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Education in Belize: From Discipline to Engagement

By Gustavo A. Ramirez, Guidance Counselor / Education Consultant /
This past week I saw electronic media postings by educators who complained that, and seemed to know why, students today are failures.   As is usually the case, whenever anyone (parent or teacher) complains about students, whether today or a hundred years ago, the overwhelming reason always is: “they no longer (are allowed to) teach the way they used to”, in other words, “the best way to learn will always be the way that I learned”.  How very egocentric.  The postings also triggered many memories in me!  That very old school line of thinking had originally inspired me to write my first article (Education in Belize) back in October 2011: Wake Up and Smell the Coffee.  I wrote it in response to the community’s extremely negative response to my previous announcement, as Guidance Counselor, that San Pedro High School was replacing 2 weeks out-of-school suspension (vacation) with 2 weeks in-school suspension or ISS.  My articles on Education are now regularly posted online by other media sources, and in my personal Blog.  It’s time now for a 2 year anniversary follow-up.

I admit, though, how gratifying it is for me to see teachers/educators and parents now actively participating in and reacting to the Education process as practiced today in Belize.  No matter where we may fit on the broad spectrum of ways to teach/learn, whether old school, new school, or anywhere in between, it is ultimately most productive that we each regularly provide our input, express our opinions, and “act” on them!  The other alternative is to sit back and do nothing but continuously complain about students and/or schools. I wholeheartedly congratulate each parent and teacher/educator who voices his/her concerns and suggestions, and actively follows them up in an effort to try to improve the Education process in Belize.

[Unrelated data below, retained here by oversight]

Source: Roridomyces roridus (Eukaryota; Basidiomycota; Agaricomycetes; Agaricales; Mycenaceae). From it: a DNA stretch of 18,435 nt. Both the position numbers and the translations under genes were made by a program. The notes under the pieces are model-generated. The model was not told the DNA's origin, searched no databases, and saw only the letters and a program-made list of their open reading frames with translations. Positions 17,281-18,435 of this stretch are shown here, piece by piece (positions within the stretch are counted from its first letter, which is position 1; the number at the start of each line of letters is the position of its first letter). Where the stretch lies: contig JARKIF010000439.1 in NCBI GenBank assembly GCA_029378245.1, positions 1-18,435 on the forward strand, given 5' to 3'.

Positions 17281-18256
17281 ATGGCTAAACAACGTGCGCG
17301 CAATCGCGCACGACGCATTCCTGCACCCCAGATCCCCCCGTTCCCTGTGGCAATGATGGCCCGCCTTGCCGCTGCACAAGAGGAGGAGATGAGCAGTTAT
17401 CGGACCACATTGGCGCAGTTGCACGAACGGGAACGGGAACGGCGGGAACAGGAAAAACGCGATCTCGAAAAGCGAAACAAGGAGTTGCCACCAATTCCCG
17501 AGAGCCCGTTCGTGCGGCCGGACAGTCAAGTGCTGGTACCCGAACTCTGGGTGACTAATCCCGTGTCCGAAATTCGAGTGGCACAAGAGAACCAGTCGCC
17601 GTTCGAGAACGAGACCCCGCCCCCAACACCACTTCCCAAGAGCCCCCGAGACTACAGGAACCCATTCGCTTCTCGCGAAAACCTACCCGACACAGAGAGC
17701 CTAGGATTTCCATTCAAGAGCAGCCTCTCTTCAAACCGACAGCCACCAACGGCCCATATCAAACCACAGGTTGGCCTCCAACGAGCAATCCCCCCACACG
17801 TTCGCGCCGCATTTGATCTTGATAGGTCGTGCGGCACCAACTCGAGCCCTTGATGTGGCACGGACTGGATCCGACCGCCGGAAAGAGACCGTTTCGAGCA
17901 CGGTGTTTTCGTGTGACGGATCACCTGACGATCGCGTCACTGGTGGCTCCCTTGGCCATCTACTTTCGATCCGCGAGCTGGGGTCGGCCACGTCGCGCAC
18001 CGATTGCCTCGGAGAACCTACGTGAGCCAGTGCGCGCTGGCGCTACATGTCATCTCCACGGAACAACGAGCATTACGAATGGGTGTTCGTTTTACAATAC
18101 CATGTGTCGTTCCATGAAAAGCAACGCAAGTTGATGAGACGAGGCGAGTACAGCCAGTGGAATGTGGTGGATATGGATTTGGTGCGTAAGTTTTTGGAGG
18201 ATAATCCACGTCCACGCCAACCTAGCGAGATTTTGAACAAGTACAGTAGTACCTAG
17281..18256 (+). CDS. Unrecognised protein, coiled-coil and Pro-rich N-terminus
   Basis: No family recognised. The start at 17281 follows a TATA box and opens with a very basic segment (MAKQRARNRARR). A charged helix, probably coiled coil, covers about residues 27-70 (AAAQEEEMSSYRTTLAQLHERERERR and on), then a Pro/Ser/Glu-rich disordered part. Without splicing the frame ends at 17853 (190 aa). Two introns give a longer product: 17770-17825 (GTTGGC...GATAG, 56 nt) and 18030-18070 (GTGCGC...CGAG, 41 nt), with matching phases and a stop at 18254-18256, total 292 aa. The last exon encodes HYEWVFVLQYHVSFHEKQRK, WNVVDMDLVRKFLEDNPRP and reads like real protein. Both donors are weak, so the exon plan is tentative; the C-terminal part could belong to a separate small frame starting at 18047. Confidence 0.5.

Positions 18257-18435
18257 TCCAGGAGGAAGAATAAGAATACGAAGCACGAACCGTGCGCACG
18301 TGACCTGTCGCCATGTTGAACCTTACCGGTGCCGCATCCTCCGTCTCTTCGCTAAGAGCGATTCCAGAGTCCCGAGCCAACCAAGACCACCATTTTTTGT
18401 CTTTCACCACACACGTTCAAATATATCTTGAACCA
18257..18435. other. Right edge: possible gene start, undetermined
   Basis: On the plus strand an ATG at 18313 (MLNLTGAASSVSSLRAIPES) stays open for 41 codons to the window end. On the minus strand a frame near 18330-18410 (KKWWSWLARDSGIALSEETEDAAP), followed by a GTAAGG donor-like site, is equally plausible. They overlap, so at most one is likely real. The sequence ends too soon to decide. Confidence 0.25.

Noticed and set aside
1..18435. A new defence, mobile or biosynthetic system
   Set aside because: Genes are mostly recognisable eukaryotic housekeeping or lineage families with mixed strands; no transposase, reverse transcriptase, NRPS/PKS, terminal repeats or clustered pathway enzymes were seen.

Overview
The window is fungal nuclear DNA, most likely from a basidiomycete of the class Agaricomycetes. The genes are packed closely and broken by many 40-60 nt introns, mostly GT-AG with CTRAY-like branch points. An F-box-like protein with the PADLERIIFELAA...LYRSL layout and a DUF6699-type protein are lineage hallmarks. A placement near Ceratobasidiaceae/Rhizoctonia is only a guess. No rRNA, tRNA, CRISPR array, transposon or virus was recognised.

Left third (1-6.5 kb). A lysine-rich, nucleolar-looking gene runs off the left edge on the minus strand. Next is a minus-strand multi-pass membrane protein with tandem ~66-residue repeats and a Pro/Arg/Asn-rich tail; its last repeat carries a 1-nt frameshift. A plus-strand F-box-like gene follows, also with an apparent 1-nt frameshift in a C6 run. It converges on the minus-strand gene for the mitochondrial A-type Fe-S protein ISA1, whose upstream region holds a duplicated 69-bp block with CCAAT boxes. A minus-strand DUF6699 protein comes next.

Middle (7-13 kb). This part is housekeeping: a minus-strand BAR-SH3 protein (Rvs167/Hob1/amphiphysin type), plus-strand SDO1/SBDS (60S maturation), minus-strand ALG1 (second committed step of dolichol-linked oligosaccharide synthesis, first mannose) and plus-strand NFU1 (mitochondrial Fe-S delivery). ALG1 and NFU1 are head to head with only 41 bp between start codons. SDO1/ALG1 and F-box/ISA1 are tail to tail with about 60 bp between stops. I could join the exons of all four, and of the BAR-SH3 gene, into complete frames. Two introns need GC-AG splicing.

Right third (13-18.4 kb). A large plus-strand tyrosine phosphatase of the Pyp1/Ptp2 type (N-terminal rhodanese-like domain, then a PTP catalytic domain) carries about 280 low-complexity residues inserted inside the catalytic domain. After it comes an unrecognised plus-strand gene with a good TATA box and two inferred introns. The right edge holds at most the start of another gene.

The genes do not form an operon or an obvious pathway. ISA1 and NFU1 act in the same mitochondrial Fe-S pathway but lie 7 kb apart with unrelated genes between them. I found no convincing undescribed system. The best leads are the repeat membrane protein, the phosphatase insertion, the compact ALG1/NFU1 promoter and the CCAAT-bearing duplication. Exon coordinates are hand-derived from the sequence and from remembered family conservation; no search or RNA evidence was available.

Education in Belize: From Discipline to Engagement

First and foremost, I fully agree with old school teachers and parents: YES, discipline is an extremely necessary factor to keep the wheels of learning greased so they keep turning smoothly and successfully every day.  However, I disagree fully with the many punitive ways by which many old school people choose to define discipline.  Corporal punishment (whipping and lashing), screaming at, insulting, and belittling students in front of others may have been used as “discipline” in the past – perhaps may have even encouraged some students to study – but they are NOT going to work in the 21st Century to motivate any student to want to learn.  Actually, I prefer to use the term “structure” instead of “discipline” to describe the process that we can use to motivate students to want to learn.  Structure has nothing whatsoever to do with punishment.  On the other hand, most students think of discipline as forms of punishment.  To keep structure in the learning method requires/places responsibility on teacher/educator as well as on student.  Note: Certain youth from previous generations chose to take several years to travel the world as hippies “to find themselves”; others chose to follow a structured path of studies and/or work.  I do not pass judgment on anyone, but merely use this example to show the difference between structured learning, and non-structured learning.  There is also structured classroom learning and non-structured classroom learning.  Teachers, of course, always make the difference!

Today’s 21st Century world is TOTALLY different from the world of previous generations, and from the world in which I, and most of today’s teachers/educators, grew up.  Why, then, can’t we learn to “break free” from the past and change or adapt old patterns/behaviors to match students’ needs today, and enhance teaching and learning in today’s world?

Education in Belize: From Discipline to Engagement